Senator Pia sponsors resolution honoring boxing trainer Donaire
By Senate PRIB
The Senate on Wednesday adopted a resolution honoring Rachel Marcial Donaire for being the first woman and Filipina to receive the honorary World Boxing Council (WBC) Trainer’s Belt.
Senator Pia Cayetano, sponsor of the measure, said Marcial Donaire is the woman behind the defensive strategies of renowned Filipino boxer Nonito “The Filipino Flash” Donaire Jr., who is a four-division conqueror and a three-time bantamweight champion.
“This placed Rachel Donaire in an unprecedented position as she became the first ever woman head trainer to coach a world champion,” Cayetano said, adding that the WBC Trainer’s Belt is given to boxing coaches and trainers who are recognized for their valuable work alongside legendary boxing champions.
Proposed Senate Resolution No. 983 honors Rachel Donaire as “a leading example of a strong Filipina, as she inspires fellow women by her ability to efficiently juggle her roles as a mother, wife, manager, strength and conditioning coach, and now as Nonito Donaire’s head coach.”
Majority Leader Juan Miguel “Migz” F. Zubiri expressed support for the measure, saying “we should have more women in all sectors not only as fighters or as the athletes themselves, but as educators, trainers or sports specialists.”
Following his victory last May 2021 for the WBC World Bantamweight Title against French boxer Nordine Oubaali in Carson, California, Nonito Donaire paid tribute to his wife and trainer, Rachel Donaire, whom he described as “the voice in the corner,” being the only one he could hear during the night of the championship.
“I am proud and honored to sponsor this measure commending and congratulating Rachel Donaire for forging her own path, a path ‘til now was untrodden by women,” Cayetano said.
Senator Pia S. Cayetano is pushing for targeted subsidies to help families and individuals who would like to start or expand their home-based and micro businesses as a means of livelihood to cope with the COVID-19 pandemic.
The senator raised the concept of subsidies targeted specifically for women and small entrepreneurs during the Senate finance committee hearing on the proposed 2022 budget of the National Economic and Development Authority (NEDA).
She noted that women’s work at home and their contribution to the economy have long been recognized as “unpaid work.” This situation has become even more pronounced as women who previously may have had part-time or full-time work outside the home have either lost their jobs, or been forced to stay home because of the pandemic.
“Many mothers have had to stay home to become ‘full time’ teachers to their children who are studying from home. Even older sisters and young women with nieces and nephews are tasked to look after the younger children in the household instead of working outside the home,” she pointed out.
“The good news is, the entrepreneurial spirit of Filipinos finds a way to shine.” She expressed delight in seeing home-based and online businesses flourishing in the last two years, ranging from food products to clothing, accessories, and services.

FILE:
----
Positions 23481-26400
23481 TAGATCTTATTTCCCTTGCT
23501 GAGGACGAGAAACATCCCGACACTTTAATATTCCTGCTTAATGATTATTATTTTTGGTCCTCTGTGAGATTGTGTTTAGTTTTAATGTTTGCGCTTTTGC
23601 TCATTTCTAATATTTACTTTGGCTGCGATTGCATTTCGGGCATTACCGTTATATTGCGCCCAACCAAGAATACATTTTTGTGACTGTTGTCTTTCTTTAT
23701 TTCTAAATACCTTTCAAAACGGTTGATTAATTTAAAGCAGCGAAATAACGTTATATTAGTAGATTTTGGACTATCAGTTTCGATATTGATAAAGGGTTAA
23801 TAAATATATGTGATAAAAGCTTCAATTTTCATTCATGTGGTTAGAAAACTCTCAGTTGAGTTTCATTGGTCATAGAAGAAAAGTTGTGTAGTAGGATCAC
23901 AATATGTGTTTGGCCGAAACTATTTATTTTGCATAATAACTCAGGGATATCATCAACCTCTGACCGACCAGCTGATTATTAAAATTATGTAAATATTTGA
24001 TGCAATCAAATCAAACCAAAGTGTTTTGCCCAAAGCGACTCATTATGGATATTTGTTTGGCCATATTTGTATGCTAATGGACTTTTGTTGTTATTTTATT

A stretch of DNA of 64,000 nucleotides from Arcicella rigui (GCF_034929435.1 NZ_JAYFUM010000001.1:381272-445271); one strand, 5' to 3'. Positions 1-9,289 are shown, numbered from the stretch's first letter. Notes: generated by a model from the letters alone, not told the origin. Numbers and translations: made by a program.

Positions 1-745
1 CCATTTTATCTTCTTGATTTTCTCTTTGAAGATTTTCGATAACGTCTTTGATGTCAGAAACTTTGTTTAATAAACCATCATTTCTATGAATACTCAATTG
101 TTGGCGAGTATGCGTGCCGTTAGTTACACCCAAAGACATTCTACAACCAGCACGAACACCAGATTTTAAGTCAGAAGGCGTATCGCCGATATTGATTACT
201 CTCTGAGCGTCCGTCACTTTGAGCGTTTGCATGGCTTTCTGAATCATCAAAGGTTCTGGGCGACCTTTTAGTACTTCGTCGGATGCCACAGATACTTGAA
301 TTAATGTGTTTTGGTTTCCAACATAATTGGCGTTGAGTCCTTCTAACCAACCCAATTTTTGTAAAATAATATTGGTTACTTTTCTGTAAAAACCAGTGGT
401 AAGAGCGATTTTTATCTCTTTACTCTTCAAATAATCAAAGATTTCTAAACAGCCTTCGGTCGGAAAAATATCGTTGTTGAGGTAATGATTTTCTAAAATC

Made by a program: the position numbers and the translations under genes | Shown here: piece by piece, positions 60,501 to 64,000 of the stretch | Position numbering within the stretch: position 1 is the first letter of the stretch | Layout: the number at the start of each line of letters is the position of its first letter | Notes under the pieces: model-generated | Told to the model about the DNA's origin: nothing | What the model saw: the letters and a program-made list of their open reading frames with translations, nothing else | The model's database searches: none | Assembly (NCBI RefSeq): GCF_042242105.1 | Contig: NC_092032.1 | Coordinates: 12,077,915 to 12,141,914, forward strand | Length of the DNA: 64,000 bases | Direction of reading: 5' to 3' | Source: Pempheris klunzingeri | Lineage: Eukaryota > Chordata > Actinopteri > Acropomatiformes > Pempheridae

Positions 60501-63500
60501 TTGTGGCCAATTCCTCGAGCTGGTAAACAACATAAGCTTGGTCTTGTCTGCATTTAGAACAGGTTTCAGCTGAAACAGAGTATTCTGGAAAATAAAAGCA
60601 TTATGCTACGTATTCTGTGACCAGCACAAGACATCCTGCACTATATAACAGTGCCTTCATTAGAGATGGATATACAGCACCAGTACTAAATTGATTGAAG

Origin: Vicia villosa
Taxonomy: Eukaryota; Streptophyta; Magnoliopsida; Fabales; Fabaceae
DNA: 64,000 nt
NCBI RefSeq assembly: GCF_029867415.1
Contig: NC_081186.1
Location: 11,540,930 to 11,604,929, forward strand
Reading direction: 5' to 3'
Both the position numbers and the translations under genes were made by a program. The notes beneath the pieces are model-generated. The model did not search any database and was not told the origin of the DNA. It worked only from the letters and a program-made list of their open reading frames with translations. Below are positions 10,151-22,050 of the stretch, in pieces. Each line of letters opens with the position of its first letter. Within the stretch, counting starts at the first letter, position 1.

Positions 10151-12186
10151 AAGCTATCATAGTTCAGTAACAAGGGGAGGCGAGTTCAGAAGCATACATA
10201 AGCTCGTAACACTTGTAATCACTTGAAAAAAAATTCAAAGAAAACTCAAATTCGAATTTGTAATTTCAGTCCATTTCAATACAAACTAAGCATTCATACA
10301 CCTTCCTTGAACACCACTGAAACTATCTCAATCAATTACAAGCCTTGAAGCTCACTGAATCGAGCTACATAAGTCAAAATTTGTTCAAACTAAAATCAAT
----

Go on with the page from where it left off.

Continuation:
“I am sure everyone [in this hearing] has a daughter or ‘pamangkin’ or knows of a teen or young adult who has started a business at home during the pandemic. All of us have exchanged these goodies that we bought from these (budding) entrepreneurs who are making all these brownies, cupcakes, everything,” said the senator.
These opportunities are not available to all, however. The senator cited the situation of young women from lower income families who have entrepreneurial skills, but lack access to seed or startup capital.
“Girls that come from the middle or upper economic classes have easier access to capital and have the opportunity to start a business. But those from the lower income group don’t have that kind of access,” noted Cayetano, who is also the principal author of the Magna Carta of Women (Republic Act 9710), the landmark law passed in 2009 advancing the rights and welfare of Filipino women.
“They should have access to capital. So that’s where Secretary Karl, I’d like you to consider this like a targeted and proactive stimulus package,” she told NEDA Secretary Karl Chua, who attended the online hearing.
Giving direct assistance to women-led micro and small businesses is practiced in many developing countries and forms part of the Sustainable Development Goals (SDGs), particularly SDG 5 or Gender Equality, according to the senator, who chairs the Senate Committee on the SDGs, Innovation, and Futures Thinking. #
Reporter: Ma’am, ‘Yung una po muna, hingi lang pong reaction dun sa biro ng Pangulo kahapon na, “When will your dynasty end?”
Sen. Pia: Yeah, so first of all, biro nga ‘yun, ‘diba? So biro ‘yun, so if you ask me, biro. So I’ll leave it at that, kasi there are more important issues there. And that’s the TESDA App that was just launched [in Taguig City], which I feel is so interesting. And I think we should draw attention to what the important issues are, not a joke.
But on that note, that is also something that I’m always willing to talk about. Kasi when you talk about dynasty, I always ask, let’s talk about governance. And I think with all due humility, the President’s high regard for our family, for my brother, is evident in no less than his being his endorsed Speaker.